Deconstructing “Tsunami – Oblivious”

I created “Tsunami–Oblivious” in spring 2009 for The Hong Kong Contemporary Art Biennial, which opens May 21 thru August 1, 2010 at the Hong Kong Museum of Art. This paper cutout has not been exhibited anywhere before until now. I believe the timing for it to be seen is truly uncanny.

The composition of “Tsunami–Oblivious” is nearly identical to its prequel – “Tsunami–Enmeshed” but the attitude of its central figure – a young girl – is just the opposite.

As usual, I put together all the parts and narratives on the computer:

The foreground involves a sort of kids fight, surrounded by giant jellyfish being rushed to shore by the crashing waves. The mid-ground consists of two oil drilling platforms, collapsing, exploding, and catching on fire. The main figure is the girl on the couch who is unaware of what’s about to happen and laughing away. In the back, the threatening waves are in full throttle, while elephants balance on beach balls at the edge of a wall of water.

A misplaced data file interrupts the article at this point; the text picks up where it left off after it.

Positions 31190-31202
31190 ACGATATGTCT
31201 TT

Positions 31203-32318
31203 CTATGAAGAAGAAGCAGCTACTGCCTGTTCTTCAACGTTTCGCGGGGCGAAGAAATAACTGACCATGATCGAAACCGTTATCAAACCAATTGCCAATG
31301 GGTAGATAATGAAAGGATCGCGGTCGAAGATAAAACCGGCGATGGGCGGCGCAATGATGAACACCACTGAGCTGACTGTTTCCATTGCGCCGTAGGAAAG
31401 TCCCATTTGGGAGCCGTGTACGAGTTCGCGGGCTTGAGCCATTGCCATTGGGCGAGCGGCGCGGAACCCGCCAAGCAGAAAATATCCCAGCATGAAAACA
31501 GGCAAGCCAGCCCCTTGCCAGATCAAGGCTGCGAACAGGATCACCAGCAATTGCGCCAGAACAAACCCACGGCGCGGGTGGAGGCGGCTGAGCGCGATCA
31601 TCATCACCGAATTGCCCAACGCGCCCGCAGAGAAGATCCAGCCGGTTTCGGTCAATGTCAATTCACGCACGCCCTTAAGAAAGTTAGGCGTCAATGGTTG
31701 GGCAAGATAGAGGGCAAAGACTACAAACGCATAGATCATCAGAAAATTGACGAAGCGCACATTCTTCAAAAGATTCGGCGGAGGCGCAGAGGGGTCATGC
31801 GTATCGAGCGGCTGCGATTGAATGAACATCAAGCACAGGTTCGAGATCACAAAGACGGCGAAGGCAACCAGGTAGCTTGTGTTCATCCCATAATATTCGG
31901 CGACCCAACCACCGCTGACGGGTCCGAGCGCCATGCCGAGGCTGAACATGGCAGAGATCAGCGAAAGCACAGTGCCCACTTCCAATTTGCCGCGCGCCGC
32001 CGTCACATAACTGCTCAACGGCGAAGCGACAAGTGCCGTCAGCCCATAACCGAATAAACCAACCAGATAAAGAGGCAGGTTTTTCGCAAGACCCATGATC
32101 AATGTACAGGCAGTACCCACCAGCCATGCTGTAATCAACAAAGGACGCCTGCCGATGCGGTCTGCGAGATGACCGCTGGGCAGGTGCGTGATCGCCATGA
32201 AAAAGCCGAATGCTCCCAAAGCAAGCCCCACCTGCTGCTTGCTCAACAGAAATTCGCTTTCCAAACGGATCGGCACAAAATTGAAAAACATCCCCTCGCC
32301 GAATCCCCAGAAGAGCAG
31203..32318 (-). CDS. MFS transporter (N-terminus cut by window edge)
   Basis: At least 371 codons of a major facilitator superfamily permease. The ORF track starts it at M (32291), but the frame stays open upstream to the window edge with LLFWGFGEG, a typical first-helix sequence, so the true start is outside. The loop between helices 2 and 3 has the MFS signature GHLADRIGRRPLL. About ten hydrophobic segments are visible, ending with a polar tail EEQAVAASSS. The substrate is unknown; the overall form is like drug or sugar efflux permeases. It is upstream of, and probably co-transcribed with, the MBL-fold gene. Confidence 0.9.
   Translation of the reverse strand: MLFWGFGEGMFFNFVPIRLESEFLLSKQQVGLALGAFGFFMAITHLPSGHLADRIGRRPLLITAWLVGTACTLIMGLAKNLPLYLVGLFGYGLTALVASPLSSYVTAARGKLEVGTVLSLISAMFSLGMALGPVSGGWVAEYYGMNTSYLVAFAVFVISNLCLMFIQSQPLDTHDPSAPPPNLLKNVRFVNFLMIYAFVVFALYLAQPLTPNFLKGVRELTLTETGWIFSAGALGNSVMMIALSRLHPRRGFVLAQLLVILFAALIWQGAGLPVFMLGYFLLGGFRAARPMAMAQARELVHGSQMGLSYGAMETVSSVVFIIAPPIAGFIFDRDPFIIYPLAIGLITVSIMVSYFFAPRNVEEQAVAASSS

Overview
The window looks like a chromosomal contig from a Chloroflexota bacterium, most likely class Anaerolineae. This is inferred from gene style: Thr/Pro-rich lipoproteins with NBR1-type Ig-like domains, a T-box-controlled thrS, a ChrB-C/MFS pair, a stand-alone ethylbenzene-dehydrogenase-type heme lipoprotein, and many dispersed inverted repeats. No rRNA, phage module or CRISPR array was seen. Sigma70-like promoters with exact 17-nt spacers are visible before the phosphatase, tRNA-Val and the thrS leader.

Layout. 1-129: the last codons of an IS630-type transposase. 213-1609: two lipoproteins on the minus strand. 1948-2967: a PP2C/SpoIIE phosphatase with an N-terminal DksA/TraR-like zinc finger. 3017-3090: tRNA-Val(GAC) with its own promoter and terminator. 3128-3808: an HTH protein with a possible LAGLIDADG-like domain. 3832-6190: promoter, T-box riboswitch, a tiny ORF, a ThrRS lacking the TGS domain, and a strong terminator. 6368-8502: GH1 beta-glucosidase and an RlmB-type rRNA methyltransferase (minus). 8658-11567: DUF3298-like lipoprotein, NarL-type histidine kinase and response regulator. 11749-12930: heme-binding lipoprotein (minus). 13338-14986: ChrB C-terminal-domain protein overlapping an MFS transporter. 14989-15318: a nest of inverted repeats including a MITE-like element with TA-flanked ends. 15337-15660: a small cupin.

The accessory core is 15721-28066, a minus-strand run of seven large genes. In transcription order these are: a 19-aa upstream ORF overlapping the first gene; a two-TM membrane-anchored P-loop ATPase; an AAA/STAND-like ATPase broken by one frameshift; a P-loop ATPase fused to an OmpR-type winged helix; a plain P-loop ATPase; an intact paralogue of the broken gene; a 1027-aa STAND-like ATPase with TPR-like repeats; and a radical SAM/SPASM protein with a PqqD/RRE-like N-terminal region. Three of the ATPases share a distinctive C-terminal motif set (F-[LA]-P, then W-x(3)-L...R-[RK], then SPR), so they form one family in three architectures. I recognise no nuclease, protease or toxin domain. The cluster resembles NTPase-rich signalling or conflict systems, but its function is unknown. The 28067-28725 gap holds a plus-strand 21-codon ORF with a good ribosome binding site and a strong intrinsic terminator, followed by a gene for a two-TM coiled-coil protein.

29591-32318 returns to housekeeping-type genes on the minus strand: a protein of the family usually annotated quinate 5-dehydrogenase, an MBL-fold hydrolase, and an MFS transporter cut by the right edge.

It took me two full months of hand cutting. The complexity of the piece makes it difficult to see and digest what’s going on but that is precisely the point. If it feels overwhelming, I consider the message delivered. In the light of the April 20 explosion at a rig 50 miles off Louisiana, this piece eerily reminds us our decision bears consequence.

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My Web site offers larger images in stills, where you can also find images of the prequel, “Tsunami-Enmeshed”:


3 thoughts on “Deconstructing “Tsunami – Oblivious”

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